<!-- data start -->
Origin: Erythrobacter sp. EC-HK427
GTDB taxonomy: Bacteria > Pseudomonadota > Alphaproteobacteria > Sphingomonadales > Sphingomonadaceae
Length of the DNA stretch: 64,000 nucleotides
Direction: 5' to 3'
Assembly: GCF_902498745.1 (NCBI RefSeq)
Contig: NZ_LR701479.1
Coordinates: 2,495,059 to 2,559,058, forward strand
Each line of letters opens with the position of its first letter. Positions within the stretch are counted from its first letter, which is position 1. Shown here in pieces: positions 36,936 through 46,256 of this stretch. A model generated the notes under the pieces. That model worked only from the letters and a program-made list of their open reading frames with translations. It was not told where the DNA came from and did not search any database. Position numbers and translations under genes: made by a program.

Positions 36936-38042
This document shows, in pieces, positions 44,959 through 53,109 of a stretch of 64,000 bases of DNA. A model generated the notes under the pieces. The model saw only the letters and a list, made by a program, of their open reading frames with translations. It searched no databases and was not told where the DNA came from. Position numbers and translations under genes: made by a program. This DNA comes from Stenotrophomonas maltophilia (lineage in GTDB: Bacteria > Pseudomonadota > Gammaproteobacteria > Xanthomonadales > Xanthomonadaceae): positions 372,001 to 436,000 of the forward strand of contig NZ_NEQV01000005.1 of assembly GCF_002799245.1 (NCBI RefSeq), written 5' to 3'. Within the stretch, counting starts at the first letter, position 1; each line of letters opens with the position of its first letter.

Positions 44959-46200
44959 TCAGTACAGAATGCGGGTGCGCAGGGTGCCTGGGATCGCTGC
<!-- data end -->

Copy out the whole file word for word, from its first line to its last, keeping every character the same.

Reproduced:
Origin: Erythrobacter sp. EC-HK427
GTDB taxonomy: Bacteria > Pseudomonadota > Alphaproteobacteria > Sphingomonadales > Sphingomonadaceae
Length of the DNA stretch: 64,000 nucleotides
Direction: 5' to 3'
Assembly: GCF_902498745.1 (NCBI RefSeq)
Contig: NZ_LR701479.1
Coordinates: 2,495,059 to 2,559,058, forward strand
Each line of letters opens with the position of its first letter. Positions within the stretch are counted from its first letter, which is position 1. Shown here in pieces: positions 36,936 through 46,256 of this stretch. A model generated the notes under the pieces. That model worked only from the letters and a program-made list of their open reading frames with translations. It was not told where the DNA came from and did not search any database. Position numbers and translations under genes: made by a program.

Positions 36936-38042
This document shows, in pieces, positions 44,959 through 53,109 of a stretch of 64,000 bases of DNA. A model generated the notes under the pieces. The model saw only the letters and a list, made by a program, of their open reading frames with translations. It searched no databases and was not told where the DNA came from. Position numbers and translations under genes: made by a program. This DNA comes from Stenotrophomonas maltophilia (lineage in GTDB: Bacteria > Pseudomonadota > Gammaproteobacteria > Xanthomonadales > Xanthomonadaceae): positions 372,001 to 436,000 of the forward strand of contig NZ_NEQV01000005.1 of assembly GCF_002799245.1 (NCBI RefSeq), written 5' to 3'. Within the stretch, counting starts at the first letter, position 1; each line of letters opens with the position of its first letter.

Positions 44959-46200
44959 TCAGTACAGAATGCGGGTGCGCAGGGTGCCTGGGATCGCTGC